Pakistan is one of the last places where polio remains active. The number of cases in the first half of 2015 fell by 70 percent, thanks to vaccinations and military advances in the north. A group of brave Pakistani health workers and volunteers continue to work to eradicate polio in the face of assassinations and continued attacks.
These workers are heroes who deserve one of the world’s highest honors – the Nobel Peace Prize.
With today’s announcement, it is not to be.
The Tunisian National Dialogue Quartet was awarded the prize earlier today for its efforts in building democracy in the country following Arab Spring. The four organizations were commended for bridging differences across ideals and sectors to ensure religious and political rights were extended to all Tunisians. The announcement makes it clear that the collective work of the quartet is being recognized, not the individual organizations.
I do not want to quibble with past winners (I’m looking at you Obama and U.N. peacekeepers). The majority deserve the honor, and there are many other deserving people have been overlooked – including Jonas Salk, the scientist who discovered the polio vaccine.
The 1952 polio outbreak in the U.S. killed more than 3,000 people and disabled another 21,269. A half century later, polio is nearly gone. Soon it will join smallpox and rinderpest as the only diseases eradicated in human history.
But to succeed, vaccines must first reach children in the hardest-to-reach places in the world. Dedicated people in Pakistan are doing everything possible to vaccinate all children against polio. Dozens of these workers have lost their lives doing so.
Violent attacks on vaccine workers in late 2013 and into 2014 coincided with a sudden spike in cases across Pakistan. The spike – more than 300 cases last year – was the highest since 1999. Workers carried on, with the help of local police for security, as attacks continued and the Taliban banned vaccinations.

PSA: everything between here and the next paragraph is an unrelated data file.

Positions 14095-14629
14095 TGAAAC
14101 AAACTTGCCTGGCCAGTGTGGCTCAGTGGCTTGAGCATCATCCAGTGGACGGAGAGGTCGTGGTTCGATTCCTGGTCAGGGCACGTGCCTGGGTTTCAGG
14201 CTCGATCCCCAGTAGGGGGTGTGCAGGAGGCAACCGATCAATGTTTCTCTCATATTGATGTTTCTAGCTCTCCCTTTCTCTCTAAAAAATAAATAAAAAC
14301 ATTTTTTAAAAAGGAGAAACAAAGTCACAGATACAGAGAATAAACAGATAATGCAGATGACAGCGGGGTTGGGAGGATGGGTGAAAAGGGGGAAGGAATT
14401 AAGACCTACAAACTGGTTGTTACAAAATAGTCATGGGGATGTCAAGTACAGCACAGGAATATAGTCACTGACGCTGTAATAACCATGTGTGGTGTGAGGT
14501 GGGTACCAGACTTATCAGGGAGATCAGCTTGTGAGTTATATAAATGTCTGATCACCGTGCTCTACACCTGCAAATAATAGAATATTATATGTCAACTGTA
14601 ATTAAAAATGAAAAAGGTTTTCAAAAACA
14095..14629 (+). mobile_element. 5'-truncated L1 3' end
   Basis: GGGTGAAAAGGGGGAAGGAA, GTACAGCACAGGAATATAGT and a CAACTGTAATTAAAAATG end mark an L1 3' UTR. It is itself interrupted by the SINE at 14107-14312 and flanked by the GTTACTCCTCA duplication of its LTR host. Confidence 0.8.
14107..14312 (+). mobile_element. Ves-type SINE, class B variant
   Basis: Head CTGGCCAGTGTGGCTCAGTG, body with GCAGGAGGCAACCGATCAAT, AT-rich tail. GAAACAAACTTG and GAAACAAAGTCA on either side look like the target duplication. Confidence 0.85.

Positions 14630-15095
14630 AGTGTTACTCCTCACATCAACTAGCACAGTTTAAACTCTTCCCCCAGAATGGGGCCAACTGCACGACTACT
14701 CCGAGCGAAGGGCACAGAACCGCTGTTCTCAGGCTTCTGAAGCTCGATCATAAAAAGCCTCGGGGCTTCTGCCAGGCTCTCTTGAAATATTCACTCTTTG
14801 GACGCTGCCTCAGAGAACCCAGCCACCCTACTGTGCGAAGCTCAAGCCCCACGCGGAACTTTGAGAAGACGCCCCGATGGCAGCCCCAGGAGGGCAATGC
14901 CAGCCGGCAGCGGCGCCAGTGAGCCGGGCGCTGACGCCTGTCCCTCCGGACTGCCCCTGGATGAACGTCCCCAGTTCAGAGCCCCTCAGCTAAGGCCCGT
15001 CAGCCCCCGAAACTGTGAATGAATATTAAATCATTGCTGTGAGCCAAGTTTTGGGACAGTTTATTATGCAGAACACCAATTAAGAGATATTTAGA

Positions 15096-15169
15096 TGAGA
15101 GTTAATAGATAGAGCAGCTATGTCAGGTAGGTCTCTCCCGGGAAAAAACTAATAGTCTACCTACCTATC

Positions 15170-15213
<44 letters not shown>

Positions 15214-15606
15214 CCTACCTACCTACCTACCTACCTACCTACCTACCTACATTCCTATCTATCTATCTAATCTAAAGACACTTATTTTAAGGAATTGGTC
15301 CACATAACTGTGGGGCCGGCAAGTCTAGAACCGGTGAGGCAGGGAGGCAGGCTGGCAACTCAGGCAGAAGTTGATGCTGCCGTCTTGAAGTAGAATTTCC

It would be understandable if these workers stayed home. It is far safer than risking death at the hands of the Taliban. Girls education advocate Malala Yousafzai has become an international hero, and Nobel Peace Prize winner, for her work following an assassination attempt by the Taliban. Alas there is no single face for the brave vaccination workers.
Winning the Nobel is not just a matter of symbolic importance. The roughly $1 million that accompanies the prize can contribute to the vaccination effort. The Norwegian Nobel Committee can directly support these health workers.
Past winners have been cited for their work building peace in conflict states, making major humanitarian contributions and supporting human rights. There is precedent for groups or individuals winning for efforts to improve health. Doctors Without Borders won in 1999 “in recognition of the organization’s pioneering humanitarian work on several continents” and the International Campaign to Ban Landmines won in 1997 “for their work for the banning and clearing of anti-personnel mines.” Jean Henry Dunant shared the first peace prize in 1901 for founding the International Committee for the Red Cross and working on the Geneva Conventions.
This is all a lot of words to make a simple case. Pakistan’s polio vaccination workers are risking their lives to eradicate the virus from their country. That is the definition of heroic. Give them the Nobel Peace Prize.
Maybe next year.